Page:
Georgios Papagiannis, Trail Blazers: It’s likely the last we will see of Papagiannis in an NBA uniform came in the Las Vegas championship game, when he made it on the floor for two garbage-time minutes against the Lakers and missed a shot.
We were as stunned as anyone when Kings president Vlade Divac made him a lottery pick in 2016, and less stunned when he proceeded to average 4.1 points in 39 NBA games. Vlade’s Folly put up 1.3 points on 3-for-13 shooting in summer league this year, earning himself a waiver and a new contract back in Greece.
Biggest summer league surprises
De’Anthony Melton, Rockets: For a Houston franchise that did not have much go right this offseason, the steal of the draft might be with the Rockets. Melton was considered a top-20 talent, but he fell to No. 46 because he was forced to sit out last season, when he was caught up in the NCAA bribery scandal.
Melton showed he has a knack for getting out in the open floor and making perimeter shots. He can be a shutdown perimeter defender with his length and athleticism.
Trevon Blueitt, Pelicans: Sure, Blueitt might not be able to do much else in an NBA uniform other than shoot, but in his time in Las Vegas, he showed he can do that very, very well, averaging 18.3 points and making 53.6 percent of his 3s. That should have come as no surprise — he shot 41.7 percent from the 3-point line at Xavier.
Maybe the only surprise is that the Pels gave Blueitt a two-way G-League contract, allowing him to come up for 45 days. For a team always looking to add perimeter shooting help, Blueitt may have warranted a full rookie minimum deal.
Mitchell Robinson, Knicks: After a tumultuous year in which he bolted Western Kentucky and decided to simply work out on his own, Robinson was one of the great question marks of last year’s draft — we have not seen him in a competitive game since April 2017. It turns out he did not have the rumored first-round guarantee, and the Knicks took a chance on him with the 36th pick in this year’s draft.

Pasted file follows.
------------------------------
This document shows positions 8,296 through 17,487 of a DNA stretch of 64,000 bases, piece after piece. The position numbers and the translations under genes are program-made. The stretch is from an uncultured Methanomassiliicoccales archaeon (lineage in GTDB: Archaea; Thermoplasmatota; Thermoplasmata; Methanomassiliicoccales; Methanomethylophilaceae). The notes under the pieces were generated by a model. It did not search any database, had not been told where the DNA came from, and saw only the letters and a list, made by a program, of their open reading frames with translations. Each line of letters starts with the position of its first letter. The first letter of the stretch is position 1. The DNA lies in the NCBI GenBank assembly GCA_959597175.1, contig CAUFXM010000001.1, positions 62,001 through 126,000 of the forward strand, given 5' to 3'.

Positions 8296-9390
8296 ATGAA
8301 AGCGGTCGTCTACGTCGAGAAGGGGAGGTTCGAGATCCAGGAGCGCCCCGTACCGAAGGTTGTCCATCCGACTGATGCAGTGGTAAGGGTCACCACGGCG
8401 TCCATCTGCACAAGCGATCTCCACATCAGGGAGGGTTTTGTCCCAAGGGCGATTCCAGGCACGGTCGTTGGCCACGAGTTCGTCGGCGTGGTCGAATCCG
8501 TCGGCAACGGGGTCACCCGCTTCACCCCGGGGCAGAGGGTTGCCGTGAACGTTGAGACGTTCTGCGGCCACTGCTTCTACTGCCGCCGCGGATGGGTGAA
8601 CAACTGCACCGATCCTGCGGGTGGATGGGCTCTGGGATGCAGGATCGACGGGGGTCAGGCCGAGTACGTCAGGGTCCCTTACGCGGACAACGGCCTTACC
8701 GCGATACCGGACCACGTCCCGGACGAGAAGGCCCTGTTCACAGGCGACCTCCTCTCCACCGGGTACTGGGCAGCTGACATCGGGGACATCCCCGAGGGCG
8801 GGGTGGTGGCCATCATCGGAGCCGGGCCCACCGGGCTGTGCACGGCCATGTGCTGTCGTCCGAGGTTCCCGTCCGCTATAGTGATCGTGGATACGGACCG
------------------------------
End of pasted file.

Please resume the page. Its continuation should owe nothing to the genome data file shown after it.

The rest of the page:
So far, so good: Robinson showed his athleticism, his ability to bolt down the floor with a smooth gait that belies his 7-1 frame and the ability to control the paint with rebounding (10.2 per game) and blocked shots (20 in five games, a Las Vegas Summer League record).
The Young Lakers: Los Angeles earned a spot in the LVSL final, and point guard Josh Hart was the tournament MVP, scoring an average of 22.4 points, building on a solid rookie season and showing he’s ready for more responsibility. First-round pick Moe Wagner was so-so in the tournament, and he had his summer stint shortened by knee and ankle injuries.
Second-round pick Svi Mykhailiuk, however, was outstanding, and had one of the best games by any player in the tournament in the semifinals, when he logged 31 points on 12-for-20 shooting. Both he and Hart figure to be contributing reserves in LA next season.
Wade Baldwin IV and Jake Layman, Trail Blazers: Portland brought a team laden with veterans to Las Vegas, and won the tournament championship with them. Zach Collins and Caleb Swanigan were solid enough, draftees Anfernee Simons and Gary Trent Jr. showed potential and the team was auditioning the likes of John Jenkins, Archie Goodwin, Casper Ware and K.J. McDaniels.
But the two guys who stood out were Baldwin and Layman, important for a team seeking to cobble together a bench.
Baldwin had a disastrous rookie year in Memphis, and was picked up by Portland last year. He didn’t play much, but posted good G-League numbers that offered some hope for him as a defensive-minded combo guard. He pushed that role forward in Las Vegas, showing a capability to run the team, finishing with 13.4 points and 7.4 assists per game (second in Vegas). He should be ready for minutes alongside Seth Curry off Portland’s depleted bench.
Layman got a bit of a surprise in that Portland guaranteed his contract for next season at the end of June despite poor 3-point shooting in both the NBA (26.9 percent) and G-League (22.6 percent). Layman must make 3s to justify his NBA existence and was good enough in summer league play (13.4 points on 57.1 percent shooting, 60.9 percent from the 3-point line) to give some hope for a rotation spot next year.